Latest comment: 8 years ago2 comments2 people in discussion
Dear Philippe, today I noticed the WMFOffice blocking an account with the rationale Account operated by/for WMF banned user. It would be useful if you could detail precisely under what circumstances the WMF will block an account with the rationale Account operated for WMF banned user. I'm increasingly concerned that users uploading work for which OTRS permission was obtained by a now banned user could be targeted under this new power that the WMF has given itself. Nick (talk) 00:09, 31 January 2015 (UTC)Reply[reply]
I find it difficult to think of such a circumstance, and think instead that it reflects clumsy wording choice by the person doing the lock. I'm not interested in playing proxy-editing whack-a-mole games.... I can't eliminate the possibility that we might act if, for instance, we were able to conclusively demonstrate (to the level that meets the standard for action) that someone was running an account that was a proxy for a banned editor - that is, the editor wrote and prepared everything, but a proxy editor actually pressed the upload/edit button, but I think that circumstance is fairly unlikely. Philippe Beaudette, Wikimedia Foundation (talk) 17:53, 31 January 2015 (UTC)Reply[reply]
Latest comment: 8 years ago4 comments3 people in discussion
During the recent Gender Gap Arbitration case, I requested access to suppressed edits that were used as evidence against me. At the time, Mr. Wales indicated that "it is important in ArbCom cases that people not be punished based on evidence that they haven't seen or are not allowed the chance to rebut."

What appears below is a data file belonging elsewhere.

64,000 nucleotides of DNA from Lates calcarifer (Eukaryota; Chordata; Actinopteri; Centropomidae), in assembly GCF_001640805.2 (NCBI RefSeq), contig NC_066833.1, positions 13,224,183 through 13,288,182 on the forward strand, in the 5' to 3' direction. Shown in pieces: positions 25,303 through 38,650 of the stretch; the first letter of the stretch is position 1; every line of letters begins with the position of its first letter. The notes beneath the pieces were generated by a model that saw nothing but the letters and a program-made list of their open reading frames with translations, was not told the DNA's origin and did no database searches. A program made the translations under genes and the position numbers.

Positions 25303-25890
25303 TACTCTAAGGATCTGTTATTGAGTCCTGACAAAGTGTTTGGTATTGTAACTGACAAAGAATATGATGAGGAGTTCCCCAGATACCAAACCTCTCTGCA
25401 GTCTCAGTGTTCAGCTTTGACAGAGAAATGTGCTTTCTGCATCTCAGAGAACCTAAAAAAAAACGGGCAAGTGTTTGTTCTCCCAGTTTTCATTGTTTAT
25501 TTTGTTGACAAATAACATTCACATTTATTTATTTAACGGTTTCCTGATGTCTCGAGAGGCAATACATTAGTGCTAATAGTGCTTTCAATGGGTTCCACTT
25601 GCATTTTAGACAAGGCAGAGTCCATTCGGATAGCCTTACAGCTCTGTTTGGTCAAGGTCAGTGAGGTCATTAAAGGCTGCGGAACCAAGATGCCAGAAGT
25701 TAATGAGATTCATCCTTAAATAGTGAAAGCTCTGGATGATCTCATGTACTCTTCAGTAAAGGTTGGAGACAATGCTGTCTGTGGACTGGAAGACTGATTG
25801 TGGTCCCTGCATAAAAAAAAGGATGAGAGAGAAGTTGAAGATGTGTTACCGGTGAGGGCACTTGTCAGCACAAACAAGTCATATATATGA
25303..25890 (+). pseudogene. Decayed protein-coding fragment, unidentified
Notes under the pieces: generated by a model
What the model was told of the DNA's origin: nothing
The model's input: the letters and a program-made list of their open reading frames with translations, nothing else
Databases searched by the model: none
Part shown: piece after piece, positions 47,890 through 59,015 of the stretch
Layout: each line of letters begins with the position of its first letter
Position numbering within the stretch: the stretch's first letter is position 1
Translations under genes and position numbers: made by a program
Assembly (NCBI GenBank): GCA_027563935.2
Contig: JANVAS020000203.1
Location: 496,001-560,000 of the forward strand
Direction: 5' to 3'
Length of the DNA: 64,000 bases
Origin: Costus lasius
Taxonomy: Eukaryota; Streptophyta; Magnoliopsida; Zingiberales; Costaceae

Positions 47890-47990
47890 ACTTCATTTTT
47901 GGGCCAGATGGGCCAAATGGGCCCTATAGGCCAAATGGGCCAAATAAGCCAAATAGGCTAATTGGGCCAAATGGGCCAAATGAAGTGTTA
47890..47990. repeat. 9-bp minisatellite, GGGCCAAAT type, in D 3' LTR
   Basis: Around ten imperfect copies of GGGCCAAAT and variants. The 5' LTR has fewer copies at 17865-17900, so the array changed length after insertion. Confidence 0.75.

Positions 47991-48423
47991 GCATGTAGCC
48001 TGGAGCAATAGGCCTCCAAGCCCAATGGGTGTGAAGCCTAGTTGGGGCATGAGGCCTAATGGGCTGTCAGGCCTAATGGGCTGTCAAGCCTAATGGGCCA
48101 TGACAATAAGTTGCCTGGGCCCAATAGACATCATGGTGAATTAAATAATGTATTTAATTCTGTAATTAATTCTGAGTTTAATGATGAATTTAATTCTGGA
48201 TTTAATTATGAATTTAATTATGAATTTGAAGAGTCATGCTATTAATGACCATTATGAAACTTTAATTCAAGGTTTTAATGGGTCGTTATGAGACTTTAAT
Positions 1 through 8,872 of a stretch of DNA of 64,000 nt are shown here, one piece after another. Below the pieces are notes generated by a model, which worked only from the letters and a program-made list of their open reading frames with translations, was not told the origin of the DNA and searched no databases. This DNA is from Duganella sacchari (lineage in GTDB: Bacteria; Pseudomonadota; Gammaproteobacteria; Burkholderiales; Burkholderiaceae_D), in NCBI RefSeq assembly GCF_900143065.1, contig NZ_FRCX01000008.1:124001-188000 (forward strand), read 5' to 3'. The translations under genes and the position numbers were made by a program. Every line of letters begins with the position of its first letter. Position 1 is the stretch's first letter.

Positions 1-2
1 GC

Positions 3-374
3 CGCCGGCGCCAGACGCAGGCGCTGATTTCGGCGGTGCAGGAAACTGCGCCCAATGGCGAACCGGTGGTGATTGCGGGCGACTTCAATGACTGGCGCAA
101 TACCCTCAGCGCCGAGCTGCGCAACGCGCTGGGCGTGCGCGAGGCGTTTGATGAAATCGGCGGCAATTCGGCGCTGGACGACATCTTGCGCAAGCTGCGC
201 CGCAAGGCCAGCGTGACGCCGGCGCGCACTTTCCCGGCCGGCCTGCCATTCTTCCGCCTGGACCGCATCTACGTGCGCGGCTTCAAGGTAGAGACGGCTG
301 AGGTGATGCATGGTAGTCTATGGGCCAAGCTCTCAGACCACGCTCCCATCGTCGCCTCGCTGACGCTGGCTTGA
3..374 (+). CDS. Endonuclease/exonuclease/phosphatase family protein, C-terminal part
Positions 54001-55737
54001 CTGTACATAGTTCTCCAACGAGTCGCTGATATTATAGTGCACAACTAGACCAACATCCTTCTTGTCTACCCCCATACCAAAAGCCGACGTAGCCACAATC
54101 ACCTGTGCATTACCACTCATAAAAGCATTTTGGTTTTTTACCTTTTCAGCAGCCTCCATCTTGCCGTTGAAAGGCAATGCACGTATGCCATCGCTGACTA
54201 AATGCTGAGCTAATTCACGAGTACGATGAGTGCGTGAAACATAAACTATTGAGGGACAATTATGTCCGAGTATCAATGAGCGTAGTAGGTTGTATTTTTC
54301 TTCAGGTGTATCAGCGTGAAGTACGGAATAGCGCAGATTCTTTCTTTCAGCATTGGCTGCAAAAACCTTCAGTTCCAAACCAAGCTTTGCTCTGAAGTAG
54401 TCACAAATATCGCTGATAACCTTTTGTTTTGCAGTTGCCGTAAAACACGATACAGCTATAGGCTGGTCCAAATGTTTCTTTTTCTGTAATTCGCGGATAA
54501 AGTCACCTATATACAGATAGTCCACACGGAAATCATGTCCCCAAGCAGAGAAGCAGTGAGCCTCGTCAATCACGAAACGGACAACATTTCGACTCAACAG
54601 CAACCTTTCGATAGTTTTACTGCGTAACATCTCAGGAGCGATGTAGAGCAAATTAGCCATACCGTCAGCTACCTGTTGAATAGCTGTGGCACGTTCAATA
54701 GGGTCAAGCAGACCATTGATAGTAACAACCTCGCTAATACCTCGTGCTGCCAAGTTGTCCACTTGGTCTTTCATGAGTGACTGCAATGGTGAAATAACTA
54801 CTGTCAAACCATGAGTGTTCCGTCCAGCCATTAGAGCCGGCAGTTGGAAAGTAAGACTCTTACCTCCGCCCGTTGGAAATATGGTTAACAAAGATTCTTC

However, after the case closed, I was informed by an arbitrator by email that "We don't provide suppressed content. Edits are only suppressed under a few narrow criteria, and it's important that suppressed material remains private." Is there someone who can provide me with the contents of my own edits so I can have a chance to evaluate and respond to them? The edits in question were added to the case here: 
@Neotarf: enWP is a self-managed wiki, and Wikimedia staff don't have the ability to override a decision of an Arbitration Committee with regard to suppression. You will need to go back to enWP's committee via the mailing list and appeal the decision of an aribtrator. You have the opinions that you wish to have to cite. One would think that the concept of natural justice would allow for your edits to be provided to you, and the issue of facing your accused, where your words are the accuser is a worthy argument, similarly if they are using your commentary as evidence against you. — billinghurstsDrewth 14:29, 31 January 2015 (UTC)Reply[reply]
As billinghurst said, I don't think it would be appropriate for me to provide those edits. I do, however, stand with him in thinking that you should be told what evidence is being used against you, if you have not been. Philippe Beaudette, Wikimedia Foundation (talk) 17:54, 31 January 2015 (UTC)Reply[reply]